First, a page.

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40-year mortgage terms are becoming the norm

40-year mortgage terms are becoming the norm

Category: Mortgages
Author: Leanne Macardle
Date: 18/03/2019

At one time, mortgages typically had a standard maximum term of 25 years, but in the days of stricter affordability rules – not to mention higher house prices – those terms can now be extended for much longer than before. Indeed, the latest research from Moneyfacts.co.uk shows that 50.89% of all residential mortgage products currently available have a standard maximum mortgage term of up to 40 years, up from 35.93% five years ago, highlighting the changing landscape.

The table below highlights the changes in more detail. As you can see, there are currently 2,604 mortgages with a maximum term of 40 years compared with 1,096 in March 2014, at which time 35-year terms just took the edge by accounting for 36.66% of residential mortgages. Today, the table has turned, with 40-year terms now far more common – and 30 and 25-year terms all but unheard of.


Products at maximum mortgage term (residential mortgages)


Max term


40 years


35 years


30 years


25 years


Mar 2014


1,096 (35.93%)


1,118 (36.66%)


606 (19.87%)


230 (7.54%)


Mar 2019


2,604 (50.89%)


2,221 (43.40%)


140 (2.74%)


152 (2.97%)

Source: Moneyfacts.co.uk

"Historically, a standard mortgage term generally amounted to a period of 25 years, but most products are now available to be extended for a period of 40 years," said Darren Cook, finance expert at Moneyfacts.co.uk. "By extending their mortgage term, borrowers may be looking to reduce their monthly repayments and therefore are more likely to meet strict affordability requirements.

"Not only are the number of mortgages at a maximum term of 40 years increasing, but the number of products at max 25-year terms and 30-year terms are decreasing. Between March 2014 and today, the number of 25-year maximum term mortgages has fallen by 152, now accounting for only 2.97% of all residential products available (down from 7.54%). Meanwhile, the number of mortgages with a 30-year max term have dropped even more significantly, falling from 606 to 140 over the period and now account for just 2.74% of the market, down from 19.87%."

The move to extending maximum mortgage terms appears to be in conjunction with providers also extending the maximum age that a borrower may be at the end of a mortgage. As we reported recently, 71% of all residential mortgages can now end when the borrower is 75 years of age or older, whereas five years ago this figure stood at 52%. Given that so many mortgages can now extend into retirement age, it's perhaps little wonder that maximum mortgage terms are similarly increasing, particularly with homebuyers typically getting onto the ladder far later than they used to.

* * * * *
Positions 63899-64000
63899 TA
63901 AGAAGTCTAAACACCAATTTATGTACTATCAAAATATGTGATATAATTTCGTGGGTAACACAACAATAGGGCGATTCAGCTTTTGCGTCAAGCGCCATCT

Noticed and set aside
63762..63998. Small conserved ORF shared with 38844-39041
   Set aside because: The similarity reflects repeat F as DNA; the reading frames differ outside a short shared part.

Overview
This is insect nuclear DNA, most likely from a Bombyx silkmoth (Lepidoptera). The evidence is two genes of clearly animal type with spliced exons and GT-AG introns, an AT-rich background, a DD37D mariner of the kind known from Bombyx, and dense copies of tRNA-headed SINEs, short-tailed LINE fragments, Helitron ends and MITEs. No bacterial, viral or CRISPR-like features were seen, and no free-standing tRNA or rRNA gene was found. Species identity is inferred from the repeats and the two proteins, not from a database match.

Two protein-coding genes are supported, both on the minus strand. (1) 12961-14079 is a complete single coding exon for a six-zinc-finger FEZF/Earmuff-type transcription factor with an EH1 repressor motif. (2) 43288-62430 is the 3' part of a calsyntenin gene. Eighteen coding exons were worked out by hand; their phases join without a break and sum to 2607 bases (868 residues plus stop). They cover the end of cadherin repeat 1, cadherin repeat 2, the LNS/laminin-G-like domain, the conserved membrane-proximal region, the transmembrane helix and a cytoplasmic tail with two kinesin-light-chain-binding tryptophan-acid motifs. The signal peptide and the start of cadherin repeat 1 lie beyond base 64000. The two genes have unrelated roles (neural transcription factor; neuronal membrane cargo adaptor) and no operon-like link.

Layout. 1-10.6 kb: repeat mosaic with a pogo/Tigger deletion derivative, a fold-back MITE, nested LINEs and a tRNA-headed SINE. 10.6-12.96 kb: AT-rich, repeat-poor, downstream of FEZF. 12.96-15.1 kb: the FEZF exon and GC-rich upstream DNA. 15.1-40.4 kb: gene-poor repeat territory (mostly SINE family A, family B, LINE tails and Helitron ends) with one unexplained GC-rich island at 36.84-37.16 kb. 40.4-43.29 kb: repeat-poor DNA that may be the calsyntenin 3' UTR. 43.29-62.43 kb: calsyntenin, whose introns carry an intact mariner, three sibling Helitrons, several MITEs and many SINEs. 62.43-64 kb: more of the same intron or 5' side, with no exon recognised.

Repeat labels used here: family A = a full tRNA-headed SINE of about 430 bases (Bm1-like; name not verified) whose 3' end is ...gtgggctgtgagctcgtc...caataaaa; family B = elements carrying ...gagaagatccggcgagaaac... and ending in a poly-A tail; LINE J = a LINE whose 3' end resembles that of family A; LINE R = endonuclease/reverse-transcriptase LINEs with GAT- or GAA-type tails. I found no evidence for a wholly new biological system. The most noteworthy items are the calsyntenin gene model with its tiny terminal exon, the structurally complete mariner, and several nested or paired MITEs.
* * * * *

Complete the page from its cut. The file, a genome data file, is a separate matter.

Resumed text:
Yet there's a lot to think about before you opt for the longest term possible. As Darren points out, "a longer-term mortgage may reduce the monthly repayments, however, the additional interest that accumulates over an extended mortgage term could be considerable". For example, a £200,000 repayment mortgage at a rate of 2.50% over 25 years equates to a monthly repayment of £897.23, and total interest payable would be £69,169 over the term. However, the same mortgage taken over a 40-year term would reduce the monthly repayments to £659.56, but increase the total interest to be paid to £116,588, resulting in an additional £47,419 in interest.

"Furthermore, the longer a borrower extends their mortgage term, the older they will be when they have finally repaid their mortgage," added Darren. "An extended mortgage term may go beyond pension age, so it is imperative that these borrowers consider their options and attempt to make provisions if their personal circumstances change."

It's of course a personal decision – are you happy paying more now, safe in the knowledge that your interest payments are lower and you'll be mortgage-free sooner, or would you rather take lower repayments on the assumption that you'll essentially be paying more over the long term, perhaps into retirement? It's all down to your circumstances and affordability requirements, but for those who may otherwise struggle to make repayments, the rise in 40-year terms will certainly be welcome.

Remember, too, that getting the best mortgage rate can be just as important, so use our mortgage search tool to find the deal that could meet your needs, or check out our mortgage calculator to get an idea of what your monthly repayments could be.

Disclaimer: Information is correct as of the date of publication (shown at the top of this article). Any products featured may be withdrawn by their provider or changed at any time.

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